OP-ED

The council for educators needs a heavier hand in dealing with the scourge of corporal punishment

By Mila Harding 15 June 2021

Corporal punishment is a crime, amounting to assault. It infringes children’s rights to dignity and freedom from violence. (Photo by Gallo Images / Daily Dispatch / Mark Andrews)

Corporal punishment remains an enduring issue in many schools across South Africa. As Mila Harding writes, it is time for schools to regard violence against children by teachers as a crime punishable by law.

Mila Harding

Mila Harding is a legal researcher at SECTION27.

This Youth Day marks 45 years since the Soweto Youth Uprising. On 16 June 1976, an estimated 20,000 black student protestors in Soweto took to the streets to protest the oppressive, discriminatory education system imposed on them by the apartheid government. In response, the police killed at least 176 of the learners and injured many more. We commemorate Youth Day every year to honour the students who fought against the systemic injustice, violence, and discrimination of the education system at the time. However, this Youth Day, it is worth remembering that violence against children in South African schools has not yet ended. Corporal punishment is a crime, amounting to assault. It infringes children’s rights to dignity and freedom from violence. However, corporal punishment in schools is still widely practised by educators across the country. 

Part of the reason for the continued use of corporal punishment by educators in South Africa is that those responsible for ensuring that there are real consequences for teachers who use corporal punishment do not seem to be taking corporal punishment sufficiently seriously. In this regard, the sentencing guidelines adopted by the South African Council of Educators (Sace) appears to have allowed for overly lenient sentences to be imposed on teachers found guilty of using corporal punishment. 

SECTION27 is representing the Centre for Child Law and the parents of two children who were subjected to corporal punishment by their teachers in a case against Sace. The litigation was spurred by two separate instances of corporal punishment committed by teachers, in terms of which both teachers received shockingly lenient sentences from Sace. In the first instance, a teacher was charged with hitting two Grade 2 learners over the head with a PVC pipe, causing physical and psychological harm. After the incident, the teacher went on to intimidate one of the victims to try to prevent the child from reporting the incident. In the second instance, a teacher struck a Grade 5 learner across the face, causing the child to bleed from the ear. The learner subsequently needed to attend a number of medical appointments, resulting in the learner having to miss school and eventually needing to repeat the Grade. 

Both of the above teachers were given identical sentences from Sace. They were fined R15,000, R10,000 of which was suspended on the condition that the teachers were not found guilty of another contravention of Sace’s Code of Ethics. Further, the teachers received another suspended sentence of having their names struck off of the teachers roll for ten years. Their names would thus actually only be struck off of the roll if they were to be found guilty of perpetrating corporal punishment or some other contravention of Sace’s Code of Ethics in future. The children who were subjected to corporal punishment and their parents were not given any meaningful opportunity to make submissions regarding the sentences.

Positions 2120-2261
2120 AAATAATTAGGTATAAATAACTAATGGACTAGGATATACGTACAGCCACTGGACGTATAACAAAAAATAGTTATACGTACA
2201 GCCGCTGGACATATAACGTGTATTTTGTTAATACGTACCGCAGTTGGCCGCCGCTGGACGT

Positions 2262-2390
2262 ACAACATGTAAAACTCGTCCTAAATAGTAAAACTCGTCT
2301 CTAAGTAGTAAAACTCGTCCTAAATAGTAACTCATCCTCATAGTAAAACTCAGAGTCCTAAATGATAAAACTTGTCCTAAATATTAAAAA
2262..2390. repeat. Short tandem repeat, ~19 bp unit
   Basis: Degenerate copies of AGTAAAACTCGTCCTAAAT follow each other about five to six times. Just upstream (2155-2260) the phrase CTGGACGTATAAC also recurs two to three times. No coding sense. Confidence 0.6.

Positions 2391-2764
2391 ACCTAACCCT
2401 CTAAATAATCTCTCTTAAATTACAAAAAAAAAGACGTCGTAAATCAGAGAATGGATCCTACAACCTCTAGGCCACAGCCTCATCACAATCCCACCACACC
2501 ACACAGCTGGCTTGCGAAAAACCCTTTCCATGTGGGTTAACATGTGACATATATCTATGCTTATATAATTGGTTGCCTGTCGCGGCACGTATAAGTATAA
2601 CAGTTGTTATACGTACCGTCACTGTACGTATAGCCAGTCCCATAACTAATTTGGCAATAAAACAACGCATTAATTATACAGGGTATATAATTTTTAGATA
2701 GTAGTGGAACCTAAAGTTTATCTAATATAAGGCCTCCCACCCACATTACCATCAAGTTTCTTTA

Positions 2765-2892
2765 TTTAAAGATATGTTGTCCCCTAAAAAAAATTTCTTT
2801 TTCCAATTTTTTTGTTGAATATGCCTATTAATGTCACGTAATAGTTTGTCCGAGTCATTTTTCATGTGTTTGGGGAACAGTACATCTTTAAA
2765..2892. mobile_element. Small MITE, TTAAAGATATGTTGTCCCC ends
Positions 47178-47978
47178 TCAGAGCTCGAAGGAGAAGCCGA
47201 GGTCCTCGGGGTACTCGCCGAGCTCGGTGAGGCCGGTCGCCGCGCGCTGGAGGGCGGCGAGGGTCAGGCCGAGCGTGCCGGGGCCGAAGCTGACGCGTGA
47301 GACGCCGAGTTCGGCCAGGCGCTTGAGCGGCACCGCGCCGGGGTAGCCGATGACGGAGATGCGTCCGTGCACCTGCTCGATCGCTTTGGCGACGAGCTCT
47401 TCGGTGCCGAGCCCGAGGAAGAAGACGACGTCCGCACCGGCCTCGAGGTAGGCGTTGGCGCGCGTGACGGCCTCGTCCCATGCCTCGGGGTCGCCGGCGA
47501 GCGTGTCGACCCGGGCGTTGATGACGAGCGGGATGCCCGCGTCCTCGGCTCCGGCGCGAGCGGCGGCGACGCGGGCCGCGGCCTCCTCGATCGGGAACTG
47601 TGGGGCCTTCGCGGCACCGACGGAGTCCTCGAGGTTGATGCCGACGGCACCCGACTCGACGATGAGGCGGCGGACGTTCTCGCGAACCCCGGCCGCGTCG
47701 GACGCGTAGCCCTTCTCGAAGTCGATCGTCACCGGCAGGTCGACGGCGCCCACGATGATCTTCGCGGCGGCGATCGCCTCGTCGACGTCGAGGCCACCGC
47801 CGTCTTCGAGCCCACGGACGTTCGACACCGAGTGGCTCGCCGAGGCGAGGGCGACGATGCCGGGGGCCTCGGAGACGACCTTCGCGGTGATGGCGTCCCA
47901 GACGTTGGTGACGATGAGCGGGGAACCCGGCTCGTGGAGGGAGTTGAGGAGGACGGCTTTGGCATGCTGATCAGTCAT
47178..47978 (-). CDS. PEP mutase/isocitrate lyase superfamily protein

During the course of this litigation, SECTION27 obtained further documentation from Sace, which indicates that that offence of corporal punishment, which is a breach of Sace’s Code of Ethics for educators, was not taken sufficiently seriously by Sace. The sentences that were imposed on the above teachers are those set out for corporal punishment in a “Mandatory Sanctions” document. This document is constitutionally flawed. It contradicts the best interests of the child principle set out in section 28(2) of the Constitution, which holds that children’s interests are of paramount importance in all matters concerning them. An example of this is that the prescribed sanction for teachers found guilty of consuming alcohol on school premises was harsher than the prescribed sanction for teachers found guilty of assaulting learners. For drinking alcohol on school premises, a teachers name would be struck off the roll for ten years, without any provision for the sanction to be suspended. On the other hand, when a teacher has assaulted a learner, that teacher’s sentence could be fully suspended, which would allow the teacher to remain in close proximity with learners. 

The nature and severity of the assaults were not set out as a necessary consideration for sanctioning teachers in the Mandatory Sanctions document. Further, the document made no provision for rehabilitative measures for teachers for misconduct. Teachers would simply receive a suspended sentence, meaning that they would be allowed to continue teaching, without any type of anger management course or counselling. This means that the root cause of the teachers’ violent behaviour would not have been addressed, potentially exposing more children to violence. 

A further deficiency of the Mandatory Sanctions document was that it made no provision for the victims of corporal punishment or their parents to make representations regarding the sanctions imposed on the teachers in plea and sentence agreements. This violates the principle, as set out in section 10 of the Children’s Act, that where children are of sufficient age and maturity, they have the right to participate in matters concerning them, and due regard must be given to their views. 

Representations from victims are necessary for plea and sentence agreements to be just. This is recognised in criminal law, in terms of which prosecutors must allow victims the opportunity to make representations regarding the content of plea and sentence agreements. The only time this requirement can be dispensed with is where allowing such representations will delay proceedings to the extent that substantial prejudice could be caused to the prosecutor, the accused, the complainant, or the complainant’s representative, and would affect the administration of justice.  

In June 2020, Sace adopted revised mandatory sanctions. However, the revised mandatory sanctions document is still constitutionally deficient. The revised mandatory sanctions document does not make provision for rehabilitative or corrective sanctions for teachers. One reason that some teachers still use corporal punishment seems to be that they still believe that corporal punishment is an acceptable form of discipline. To be clear, corporal punishment is not an acceptable form of discipline. Research has shown that it is both ineffective and linked to a number of adverse developmental outcomes for children. Therefore, it could be valuable for courses on alternative forms of discipline, counselling for teachers with anger management issues, or other rehabilitative sanctions to be imposed on teachers who have used less severe forms of corporal punishment. Teaching educators about positive discipline and addressing the root causes of their use of corporal punishment may act to ensure that this behaviour does not continue or escalate in future.